March 17, 2010 — If you automate a process which you repeat Y times, that takes X minutes, what would your payoff be?
Payoff = XY minutes saved, right?
Surprisingly I've found that is almost never the case. Instead, the benefits are almost always greater than XY. In some cases, much greater. The benefits of automating a process are greater than the sum of the process' parts.
Actual Payoff = XY minutes saved + E
What is E? It's the extra something you get from not having to waste time and energy on XY.
Last year I did a fair amount of consulting work I found via craigslist. I used to check the Computer Gigs page for a few different cities, multiple times per day. I would check about 5 cities, spending about 2 minutes on each page, about 3 times per day. Thus, I'd spend 30 minutes a day just checking and evaluating potential leads.
I then wrote a script that aggregated all of these listings onto one page(including the contents so I didn't have to click to a new page to read a listing). It also highlighted a gig if it met a certain criteria that I had found to be promising. The script even automated a lot of the email response I would write to each potential client.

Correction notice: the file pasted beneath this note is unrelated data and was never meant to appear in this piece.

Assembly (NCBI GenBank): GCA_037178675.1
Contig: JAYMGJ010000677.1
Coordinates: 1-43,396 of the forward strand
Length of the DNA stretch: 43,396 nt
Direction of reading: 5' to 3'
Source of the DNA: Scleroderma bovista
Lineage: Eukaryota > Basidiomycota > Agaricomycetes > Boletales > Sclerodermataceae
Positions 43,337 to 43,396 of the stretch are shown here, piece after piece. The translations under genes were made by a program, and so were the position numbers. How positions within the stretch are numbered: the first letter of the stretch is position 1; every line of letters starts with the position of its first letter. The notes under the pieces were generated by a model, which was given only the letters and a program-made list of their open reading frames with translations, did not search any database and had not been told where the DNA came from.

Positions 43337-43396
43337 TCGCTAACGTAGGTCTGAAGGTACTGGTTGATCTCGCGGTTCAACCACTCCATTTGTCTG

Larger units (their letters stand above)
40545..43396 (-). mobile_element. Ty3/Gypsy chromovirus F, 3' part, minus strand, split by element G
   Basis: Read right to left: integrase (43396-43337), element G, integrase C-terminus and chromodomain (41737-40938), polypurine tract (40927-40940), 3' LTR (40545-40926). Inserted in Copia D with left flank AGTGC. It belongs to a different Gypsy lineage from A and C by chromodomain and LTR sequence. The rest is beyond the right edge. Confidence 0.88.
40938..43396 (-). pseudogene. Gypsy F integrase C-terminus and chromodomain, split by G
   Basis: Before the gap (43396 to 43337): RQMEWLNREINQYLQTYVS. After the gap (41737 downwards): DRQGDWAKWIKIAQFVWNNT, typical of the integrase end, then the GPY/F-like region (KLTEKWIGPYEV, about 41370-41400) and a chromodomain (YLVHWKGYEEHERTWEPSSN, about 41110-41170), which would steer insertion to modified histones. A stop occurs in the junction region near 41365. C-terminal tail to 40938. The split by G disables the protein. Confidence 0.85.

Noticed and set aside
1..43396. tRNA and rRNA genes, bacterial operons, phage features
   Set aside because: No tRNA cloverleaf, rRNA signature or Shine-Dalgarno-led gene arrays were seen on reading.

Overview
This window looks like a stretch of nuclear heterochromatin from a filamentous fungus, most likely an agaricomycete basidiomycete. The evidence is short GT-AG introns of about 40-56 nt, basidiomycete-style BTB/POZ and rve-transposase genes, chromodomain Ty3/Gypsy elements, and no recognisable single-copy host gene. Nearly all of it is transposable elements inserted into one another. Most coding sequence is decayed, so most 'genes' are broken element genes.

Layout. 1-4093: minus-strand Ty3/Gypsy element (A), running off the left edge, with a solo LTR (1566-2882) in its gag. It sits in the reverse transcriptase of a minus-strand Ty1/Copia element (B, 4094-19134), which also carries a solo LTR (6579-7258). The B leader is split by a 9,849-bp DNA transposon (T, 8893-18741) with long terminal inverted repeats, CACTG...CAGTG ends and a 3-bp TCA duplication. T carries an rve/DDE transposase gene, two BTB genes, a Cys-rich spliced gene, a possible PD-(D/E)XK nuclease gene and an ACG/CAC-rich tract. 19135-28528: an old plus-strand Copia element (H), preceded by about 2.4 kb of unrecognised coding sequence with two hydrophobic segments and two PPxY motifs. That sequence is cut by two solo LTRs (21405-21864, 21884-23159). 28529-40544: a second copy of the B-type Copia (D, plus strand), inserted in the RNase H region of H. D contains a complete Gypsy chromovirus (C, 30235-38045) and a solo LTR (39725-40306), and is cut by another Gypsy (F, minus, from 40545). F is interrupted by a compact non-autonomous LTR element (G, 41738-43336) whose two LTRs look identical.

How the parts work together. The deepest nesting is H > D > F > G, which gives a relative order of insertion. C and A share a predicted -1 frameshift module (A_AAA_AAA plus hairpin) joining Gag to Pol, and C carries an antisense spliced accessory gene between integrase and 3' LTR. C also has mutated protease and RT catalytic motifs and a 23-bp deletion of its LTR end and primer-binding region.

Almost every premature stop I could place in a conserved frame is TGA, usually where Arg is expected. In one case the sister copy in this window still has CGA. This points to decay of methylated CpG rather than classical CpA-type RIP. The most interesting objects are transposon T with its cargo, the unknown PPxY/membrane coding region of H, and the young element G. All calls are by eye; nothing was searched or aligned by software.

It cut my "searching time" down to about 10 minutes per day. But then something happened: I suddenly had more time and energy to focus on the next aspect of the problem: getting hired. It wasn't long before I was landing more than half the gigs I applied to, even as I raised my rates.
I think this is where the unexpected benefits come from. The E is the extra energy you'll have to focus on other problems once you don't have to spend so much time doing rote work.
Try to automate as much as possible. The great thing about automation is that once you automate one task you'll have more time to automate the next task. Automation is a great investment with compounding effects. Try to get a process down to as few steps or keystrokes as possible(your ideal goal is zero keystrokes). Every step you eliminate will pay off more than you think.